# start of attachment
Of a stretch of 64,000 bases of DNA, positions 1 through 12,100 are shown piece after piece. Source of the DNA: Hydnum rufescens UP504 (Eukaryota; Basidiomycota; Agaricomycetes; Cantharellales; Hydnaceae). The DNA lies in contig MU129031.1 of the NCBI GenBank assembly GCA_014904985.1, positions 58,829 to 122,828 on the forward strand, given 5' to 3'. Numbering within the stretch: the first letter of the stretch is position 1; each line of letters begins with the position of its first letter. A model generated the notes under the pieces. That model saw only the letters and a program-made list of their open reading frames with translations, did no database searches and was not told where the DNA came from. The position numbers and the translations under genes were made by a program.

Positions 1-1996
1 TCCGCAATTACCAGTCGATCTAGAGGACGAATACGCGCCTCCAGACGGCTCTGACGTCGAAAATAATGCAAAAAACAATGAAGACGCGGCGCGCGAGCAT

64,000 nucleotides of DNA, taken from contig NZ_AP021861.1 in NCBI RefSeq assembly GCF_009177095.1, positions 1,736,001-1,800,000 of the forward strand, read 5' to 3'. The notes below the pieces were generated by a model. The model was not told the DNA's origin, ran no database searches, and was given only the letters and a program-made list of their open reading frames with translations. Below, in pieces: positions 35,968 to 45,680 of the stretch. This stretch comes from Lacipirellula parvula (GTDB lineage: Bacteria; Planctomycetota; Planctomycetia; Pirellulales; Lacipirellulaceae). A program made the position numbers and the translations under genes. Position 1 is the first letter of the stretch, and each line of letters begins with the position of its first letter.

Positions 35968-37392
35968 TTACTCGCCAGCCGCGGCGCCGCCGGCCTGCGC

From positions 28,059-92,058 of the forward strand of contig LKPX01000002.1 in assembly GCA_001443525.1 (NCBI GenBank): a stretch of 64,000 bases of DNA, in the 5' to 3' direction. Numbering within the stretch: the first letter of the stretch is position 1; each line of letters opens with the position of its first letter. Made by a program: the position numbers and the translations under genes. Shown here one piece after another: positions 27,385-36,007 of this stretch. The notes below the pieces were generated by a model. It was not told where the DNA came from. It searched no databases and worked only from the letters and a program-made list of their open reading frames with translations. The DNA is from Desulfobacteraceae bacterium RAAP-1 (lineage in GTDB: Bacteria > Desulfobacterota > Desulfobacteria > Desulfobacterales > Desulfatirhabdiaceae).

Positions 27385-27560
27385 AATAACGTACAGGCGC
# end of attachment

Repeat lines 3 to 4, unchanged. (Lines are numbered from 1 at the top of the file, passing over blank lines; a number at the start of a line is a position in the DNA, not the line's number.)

1 TCCGCAATTACCAGTCGATCTAGAGGACGAATACGCGCCTCCAGACGGCTCTGACGTCGAAAATAATGCAAAAAACAATGAAGACGCGGCGCGCGAGCAT

64,000 nucleotides of DNA, taken from contig NZ_AP021861.1 in NCBI RefSeq assembly GCF_009177095.1, positions 1,736,001-1,800,000 of the forward strand, read 5' to 3'. The notes below the pieces were generated by a model. The model was not told the DNA's origin, ran no database searches, and was given only the letters and a program-made list of their open reading frames with translations. Below, in pieces: positions 35,968 to 45,680 of the stretch. This stretch comes from Lacipirellula parvula (GTDB lineage: Bacteria; Planctomycetota; Planctomycetia; Pirellulales; Lacipirellulaceae). A program made the position numbers and the translations under genes. Position 1 is the first letter of the stretch, and each line of letters begins with the position of its first letter.